“Man cannot discover new oceans unless he has the courage to lose sight of the shore.” --Andre Gide

I don’t know about you, but every time I sit down to write, I let go of all that is safe and familiar. I push myself deep into my creative being in order to compose one more tale. It’s taken more courage than anything I’ve ever done.

“Only those who will risk going too far can possibly find out how far one can go.”T.S. Elliot

Along with every other writer, I’ve discovered something incredible. I didn’t know if I could compose a chapter, and I did. Didn’t know if I could complete a book—I’ve written four. Each risk, leads to Something. How far can we go? As far as our wings will take us.

“You've got to jump off cliffs all the time and build your wings on.”Ray Bradbury

The more we write, the better we get. That, perhaps is the only sure thing about writing. And, in my oh-so-humble opinion, this is a fantastic reality. Everything else is a risk except that one thing. Every Time We Write, We Improve Our Writing.

Excellent! But, WHAT do we write? Do we write to please others or to please ourselves?

“Risk! Risk anything! Care no more for the opinions of others, for those voices. Do the hardest thing on earth for you. Act for yourself. Face the truth.” -- Katherine Mansfield

The truth.


The truth is we want it all. Don’t we?

I’ve faced my own dilemma, one that many writers share. I’m just not willing to chase the market. Sometimes I dearly wish I could. Yet the worry and stress about this decision is near to driving me mad. Just last year, an agent advised that a particular genre was selling. THIS year, another agent suggested that same genre is dead. Who’s right? And where does that leave an aspiring writer?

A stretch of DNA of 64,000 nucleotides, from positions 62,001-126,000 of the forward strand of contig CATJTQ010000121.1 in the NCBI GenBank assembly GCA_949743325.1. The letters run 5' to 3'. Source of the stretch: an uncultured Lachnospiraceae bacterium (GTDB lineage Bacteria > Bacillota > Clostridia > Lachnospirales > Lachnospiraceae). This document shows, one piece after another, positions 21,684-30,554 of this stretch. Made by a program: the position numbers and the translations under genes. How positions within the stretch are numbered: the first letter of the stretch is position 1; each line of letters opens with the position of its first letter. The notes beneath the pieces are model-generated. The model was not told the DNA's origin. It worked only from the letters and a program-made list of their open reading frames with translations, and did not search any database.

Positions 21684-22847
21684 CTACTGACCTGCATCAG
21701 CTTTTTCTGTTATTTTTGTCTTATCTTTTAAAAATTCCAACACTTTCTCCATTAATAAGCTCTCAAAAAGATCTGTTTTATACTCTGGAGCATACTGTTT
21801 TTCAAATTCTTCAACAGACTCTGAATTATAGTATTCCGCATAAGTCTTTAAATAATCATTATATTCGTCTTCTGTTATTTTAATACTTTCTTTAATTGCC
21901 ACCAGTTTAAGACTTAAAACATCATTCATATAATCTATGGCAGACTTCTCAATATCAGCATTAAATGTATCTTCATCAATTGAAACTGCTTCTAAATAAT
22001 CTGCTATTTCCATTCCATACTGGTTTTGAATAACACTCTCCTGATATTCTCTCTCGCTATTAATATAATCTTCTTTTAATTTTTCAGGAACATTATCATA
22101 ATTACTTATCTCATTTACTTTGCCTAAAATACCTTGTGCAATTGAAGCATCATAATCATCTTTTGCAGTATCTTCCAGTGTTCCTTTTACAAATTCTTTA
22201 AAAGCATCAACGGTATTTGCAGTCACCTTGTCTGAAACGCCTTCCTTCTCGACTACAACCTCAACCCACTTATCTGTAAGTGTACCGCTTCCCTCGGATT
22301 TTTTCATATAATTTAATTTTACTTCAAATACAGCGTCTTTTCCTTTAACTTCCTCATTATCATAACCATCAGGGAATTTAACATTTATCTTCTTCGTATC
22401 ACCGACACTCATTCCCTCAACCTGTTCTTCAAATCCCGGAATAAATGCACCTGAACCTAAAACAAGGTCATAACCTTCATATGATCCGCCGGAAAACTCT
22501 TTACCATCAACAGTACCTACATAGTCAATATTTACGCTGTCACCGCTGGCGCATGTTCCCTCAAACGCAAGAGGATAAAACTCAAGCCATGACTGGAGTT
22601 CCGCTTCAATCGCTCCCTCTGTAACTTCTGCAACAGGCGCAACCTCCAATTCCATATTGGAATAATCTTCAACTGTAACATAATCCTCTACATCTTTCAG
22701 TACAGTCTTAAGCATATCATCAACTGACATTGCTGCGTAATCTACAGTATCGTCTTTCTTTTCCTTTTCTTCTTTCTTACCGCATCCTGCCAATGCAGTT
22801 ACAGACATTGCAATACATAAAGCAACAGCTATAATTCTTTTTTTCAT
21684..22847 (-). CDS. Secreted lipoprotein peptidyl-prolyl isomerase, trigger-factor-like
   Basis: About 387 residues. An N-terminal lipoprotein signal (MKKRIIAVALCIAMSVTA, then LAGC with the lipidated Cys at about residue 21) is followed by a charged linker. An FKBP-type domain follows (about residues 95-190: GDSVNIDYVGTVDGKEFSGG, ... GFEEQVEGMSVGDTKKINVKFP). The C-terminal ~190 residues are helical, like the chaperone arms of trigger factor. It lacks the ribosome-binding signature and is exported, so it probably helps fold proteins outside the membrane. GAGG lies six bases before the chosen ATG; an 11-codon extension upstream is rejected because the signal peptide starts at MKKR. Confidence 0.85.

Awhile back, I put the question to the late, great Kate Duffy and here’s what she said:

“Write the best book you can and please yourself first. We, writers and publishers, create markets. Each author, no matter what the genre, is a franchise.

Editors don't buy by genre. They fall in love with a book and figure out a way to publish it that will make money.”
Kate Duffy

So, there you go. Take risks. Face the truth. Build your wings. Write the Best Damn Book you can and Please Yourself first.

Have a wonderful writing week, everyone!

--Chiron O'Keefe
Also featured at Pop Culture Divas and Between the Lines.


Kathy said...

Ah, yes. So confused about what to do with my wip - chuck it and get back to the other one - or keep working it - I came over here and feel inspired - once again!

I remember my first writing task - sit down and write for 30 minutes - I thought I would die - that 30 minutes was so long. I used to stare at the computer all day long and only be able to write by 4 p.m. How far I have come - have written several manuscripts (no longer keeping count).

Maybe I'm stuck because as I edit I'm hearing the critics and worried that it's all crap. I need to get into the story and see which way I want it to go. And why is it some parts I don't like but don't know what to do with them. Maybe if I listen to myself, I'll find those answers.